Prior to 1979, disaster management in the United States was a patchwork of on-the-spot legislation, local, state and federal agencies and volunteer groups. The U.S. Army Corps of Engineers controlled some aspects of disaster mitigation, while different government agencies provided insurance for disaster damage. Eventually, more than 100 agencies existed to deal with disasters, and many of them needlessly duplicated the efforts of others.
President Jimmy Carter created FEMA by executive order in 1979, and the new agency absorbed many other agencies. FEMA took on a wide range of responsibilities that included natural disasters and civil defense plans in case of war. In 2003, FEMA became part of the Department of Homeland Security.
FEMA is tasked with handling all possible disasters. This includes both natural disasters, such as hurricanes and earthquakes, and man-made ones, such as hazardous substance spills, bombings and war. Although most people associate FEMA with disaster response, the agency has put a great deal of effort into disaster preparation. These preparations include hurricane-proofing homes and helping cities retrofit buildings to make them safer in the event of an earthquake. The 2001 Nisqually earthquake in Washington State could have caused far greater destruction if buildings in the area hadn't been retrofitted through FEMA's Project Impact.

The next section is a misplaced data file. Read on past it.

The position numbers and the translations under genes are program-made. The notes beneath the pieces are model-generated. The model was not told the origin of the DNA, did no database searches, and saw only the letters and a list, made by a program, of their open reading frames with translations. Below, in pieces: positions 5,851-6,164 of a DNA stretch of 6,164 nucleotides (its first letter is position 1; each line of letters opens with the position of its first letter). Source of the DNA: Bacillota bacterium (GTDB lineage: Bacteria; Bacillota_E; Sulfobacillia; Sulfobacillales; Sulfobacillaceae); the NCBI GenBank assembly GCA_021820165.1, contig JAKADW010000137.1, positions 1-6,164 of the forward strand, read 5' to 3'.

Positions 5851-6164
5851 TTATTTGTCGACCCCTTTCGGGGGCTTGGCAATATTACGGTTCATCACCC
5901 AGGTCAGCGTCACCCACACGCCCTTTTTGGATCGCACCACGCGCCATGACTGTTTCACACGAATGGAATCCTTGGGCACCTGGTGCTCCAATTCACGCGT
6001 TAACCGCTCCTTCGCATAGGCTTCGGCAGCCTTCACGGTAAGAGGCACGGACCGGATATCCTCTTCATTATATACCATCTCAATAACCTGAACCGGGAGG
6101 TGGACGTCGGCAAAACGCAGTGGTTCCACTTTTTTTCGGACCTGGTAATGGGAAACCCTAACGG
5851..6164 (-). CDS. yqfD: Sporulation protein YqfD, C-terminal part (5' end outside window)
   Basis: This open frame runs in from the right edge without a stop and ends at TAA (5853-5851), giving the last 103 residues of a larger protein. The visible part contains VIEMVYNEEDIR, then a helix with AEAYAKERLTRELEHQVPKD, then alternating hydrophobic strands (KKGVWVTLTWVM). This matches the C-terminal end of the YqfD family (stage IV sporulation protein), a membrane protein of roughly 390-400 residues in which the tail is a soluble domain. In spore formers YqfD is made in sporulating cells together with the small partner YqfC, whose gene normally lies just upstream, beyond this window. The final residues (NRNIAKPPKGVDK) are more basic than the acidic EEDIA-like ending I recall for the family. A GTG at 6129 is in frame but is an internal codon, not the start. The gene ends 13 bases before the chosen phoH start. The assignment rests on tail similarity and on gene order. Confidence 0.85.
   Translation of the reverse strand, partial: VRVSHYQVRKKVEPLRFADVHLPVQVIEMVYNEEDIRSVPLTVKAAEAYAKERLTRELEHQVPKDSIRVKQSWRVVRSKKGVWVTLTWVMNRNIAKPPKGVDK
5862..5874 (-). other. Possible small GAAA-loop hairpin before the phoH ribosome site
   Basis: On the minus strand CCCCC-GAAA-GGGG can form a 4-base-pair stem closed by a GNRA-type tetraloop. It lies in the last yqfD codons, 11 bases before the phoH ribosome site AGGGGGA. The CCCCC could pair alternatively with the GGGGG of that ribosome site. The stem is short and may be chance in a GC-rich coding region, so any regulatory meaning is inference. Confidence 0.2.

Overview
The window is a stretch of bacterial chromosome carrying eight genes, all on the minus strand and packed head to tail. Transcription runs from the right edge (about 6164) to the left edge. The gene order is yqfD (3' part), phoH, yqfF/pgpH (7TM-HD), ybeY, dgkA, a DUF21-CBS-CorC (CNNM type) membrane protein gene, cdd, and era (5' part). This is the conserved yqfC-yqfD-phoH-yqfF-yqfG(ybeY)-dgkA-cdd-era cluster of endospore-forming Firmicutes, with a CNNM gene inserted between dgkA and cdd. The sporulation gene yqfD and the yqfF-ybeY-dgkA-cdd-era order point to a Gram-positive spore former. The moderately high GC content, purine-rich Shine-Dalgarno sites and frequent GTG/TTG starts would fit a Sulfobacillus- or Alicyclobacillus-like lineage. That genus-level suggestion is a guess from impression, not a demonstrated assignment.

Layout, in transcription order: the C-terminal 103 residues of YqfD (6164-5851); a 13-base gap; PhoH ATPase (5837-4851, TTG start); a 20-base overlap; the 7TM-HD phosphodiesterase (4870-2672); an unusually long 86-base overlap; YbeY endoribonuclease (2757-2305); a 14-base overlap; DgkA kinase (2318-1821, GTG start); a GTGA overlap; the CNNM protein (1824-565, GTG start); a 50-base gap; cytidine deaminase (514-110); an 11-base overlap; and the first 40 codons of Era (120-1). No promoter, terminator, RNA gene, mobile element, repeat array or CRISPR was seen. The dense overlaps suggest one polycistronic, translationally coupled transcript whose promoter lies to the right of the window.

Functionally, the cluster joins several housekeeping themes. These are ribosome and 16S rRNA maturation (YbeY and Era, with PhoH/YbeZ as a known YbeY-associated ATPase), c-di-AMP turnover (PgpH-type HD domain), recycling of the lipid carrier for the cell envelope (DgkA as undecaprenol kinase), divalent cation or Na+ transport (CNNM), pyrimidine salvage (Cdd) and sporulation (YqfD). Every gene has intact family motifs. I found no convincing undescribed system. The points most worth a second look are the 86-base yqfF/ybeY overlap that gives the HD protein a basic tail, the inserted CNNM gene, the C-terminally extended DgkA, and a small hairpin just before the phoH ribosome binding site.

FEMA provides information to home and business owners that can help them take steps to prepare for disasters. A comprehensive list of FEMA advice on disaster preparation can be found here. The list includes winter driving tips, ways to upgrade and improve homes to keep storm and earthquake damage to a minimum, and grant programs that can help people pay for upgrades.
During the Cold War, much of FEMA's effort went into preparing for a nuclear attack. Today, terrorism damage mitigation is a key part of FEMA's duties.
In the next section, we'll find out how FEMA helps when disaster strikes.